#!/usr/bin/env perl use strict; use warnings; use Data::Table; # Create a Data::Table with headers (assuming data is tab-delimited) my $dt = Data::Table::fromTSV( 'mat.txt', 1 ); # Get the number of rows in the Data::Table my $n_rows = $dt->nofRow; my $query = [ 37,35,59,70 ]; my $nearest_name = ''; my $min_dist; foreach my $i (0..$n_rows - 1){ my $row_ref = $dt->rowRef($i); # Get row of Data::Table as an ARRA +Y REF my $name = shift @{$row_ref}; # The name is in the first column my $dist = dist($query, $row_ref); $min_dist = !defined($min_dist) ? $dist : $dist < $min_dist ? $dist : $min_dist; $nearest_name = $dist <= $min_dist ? $name : $nearest_name; } print "The nearest to: "; print join(", ", @{$query}); print " is: $nearest_name\n"; exit; # Calculate the Euclidean distance between two vectors sub dist { my ($x, $y) = @_; unless(ref($x) eq 'ARRAY' and ref($y) eq 'ARRAY'){ die "Vectors must be given as array references" } unless (scalar @{$x} == scalar @{$y}) { die "Vectors are not of equal length"; } my $sum_sq = 0; my $len = scalar @{$x}; foreach my $i (0..$len - 1) { $sum_sq += ($x->[$i] - $y->[$i])**2; } return sqrt($sum_sq); }

    I like the Data::Table module for manipulating tabular data, but there are many other ways to load/manipulate your data. If your definition of distance or best match is not euclidean distance then modify the dist subroutine accordingly.

    UPDATE: Originally the dist sub returned $sum_sq. I changed it to return the correct euclidean distance which is sqrt($sum_sq).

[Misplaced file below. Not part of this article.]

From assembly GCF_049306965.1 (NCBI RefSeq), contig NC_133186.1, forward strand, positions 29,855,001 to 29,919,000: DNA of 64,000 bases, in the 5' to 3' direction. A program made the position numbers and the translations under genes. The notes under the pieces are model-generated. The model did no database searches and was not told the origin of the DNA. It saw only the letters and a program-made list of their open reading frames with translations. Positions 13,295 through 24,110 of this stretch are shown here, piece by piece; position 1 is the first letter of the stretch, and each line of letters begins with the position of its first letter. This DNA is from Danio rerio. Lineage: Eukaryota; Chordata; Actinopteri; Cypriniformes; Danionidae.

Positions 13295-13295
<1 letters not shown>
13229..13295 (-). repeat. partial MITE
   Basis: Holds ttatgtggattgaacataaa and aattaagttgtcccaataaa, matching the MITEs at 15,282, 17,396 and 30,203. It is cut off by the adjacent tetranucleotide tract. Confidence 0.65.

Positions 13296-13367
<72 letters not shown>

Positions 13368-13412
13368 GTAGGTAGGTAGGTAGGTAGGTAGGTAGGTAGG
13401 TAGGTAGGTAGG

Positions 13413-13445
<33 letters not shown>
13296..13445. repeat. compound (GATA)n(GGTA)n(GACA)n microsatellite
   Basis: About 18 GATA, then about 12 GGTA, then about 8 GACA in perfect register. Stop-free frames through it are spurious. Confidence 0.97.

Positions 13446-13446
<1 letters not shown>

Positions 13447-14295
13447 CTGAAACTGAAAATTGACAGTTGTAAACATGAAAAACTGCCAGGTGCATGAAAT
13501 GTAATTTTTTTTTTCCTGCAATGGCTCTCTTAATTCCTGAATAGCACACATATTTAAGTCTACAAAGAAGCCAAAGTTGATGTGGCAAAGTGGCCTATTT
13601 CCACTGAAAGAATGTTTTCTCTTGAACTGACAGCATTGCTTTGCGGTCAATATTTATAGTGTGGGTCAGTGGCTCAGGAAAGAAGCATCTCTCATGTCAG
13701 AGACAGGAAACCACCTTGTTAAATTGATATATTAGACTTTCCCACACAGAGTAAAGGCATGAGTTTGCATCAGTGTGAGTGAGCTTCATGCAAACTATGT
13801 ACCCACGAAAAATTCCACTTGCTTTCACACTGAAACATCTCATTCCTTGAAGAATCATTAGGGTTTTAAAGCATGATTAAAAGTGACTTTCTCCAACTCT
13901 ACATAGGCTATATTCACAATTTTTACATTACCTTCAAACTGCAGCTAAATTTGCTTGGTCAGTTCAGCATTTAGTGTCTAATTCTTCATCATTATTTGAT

You are so to the point. Exactly, this is what I wanted to do.

Re: How to extract the best match from matrix
by choroba (Cardinal) on Mar 11, 2017 at 23:39 UTC
    Can you describe what the function is supposed to do?

    Using strict is good, but declaring sub nearest inside of a for loop with the variable $find used in the subroutine while declared in the outer scope nearly spurns all its benefits.

    ($q=q:Sq=~/;[c](.)(.)/;chr(-||-|5+lengthSq)`"S|oS2"`map{chr |+ord }map{substrSq`S_+|`|}3E|-|`7**2-3:)=~y+S|`+$1,++print+eval$q,q,a,
Re: How to extract the best match from matrix
by Marshall (Canon) on Mar 12, 2017 at 23:23 UTC
    Hi jnarayan81,

    Yes, in general re-reading an input file multiple times is a bad idea. I/O is very "expensive" both in terms of CPU time, but also in terms of clock time.

    A simple way to read the input file once, could be:

    #!/usr/bin/perl use strict; use warnings; use Data::Dumper; my @matrix; # Array of Array, ["africa1",18,1,48,23] <DATA>; # throw away first line while (<DATA>) { next if /^\s*$/; # skip blank lines push (@matrix, [split(/\s+/,$_)]); # create AoA (2-D matrix) } print Dumper \@matrix; __DATA__ Name f1 f2 f3 f4 africa1 18 1 48 23 usa2 48 23 60 23 africa2 17 3 49 25 africa3 20 6 52 30 usa1 55 20 56 25 china1 35 37 55 87 china2 40 33 50 73 africa4 18 2 47 23
    The above may or may not be the best data structure for your search requirements. But I suggest reading the input file only once.

    It appears to me that you are comparing columns. I think that you want an output that is based "best match(es)" for each each column. I added "africa4" above.

    What is supposed to happen if: my @array = (18,35,59,70); Should this first array value of 18 result in two matches in the first data column?, africa1 and africa4??

    It is completely plausible that 16 and 20 are both equally close to 18. What should the output be in those cases?

Re: How to extract the best match from matrix
by pme (Monsignor) on Mar 11, 2017 at 22:25 UTC
    Hi jnarayan81,

    Would you tell us how to interpret 'best match' and 'nearest' in this context?

      Nearest: Closest match to the other individual features.

      query:f1->56

      check in f1 column and extract the closest match values and its name.

      BestMatch: Where does my query

      my @array = (37,35,59,70); #Are in the same order as in matrix f1 f2 f +3 f4

      fall in matrix. Are features belongs to USA or Africa, China?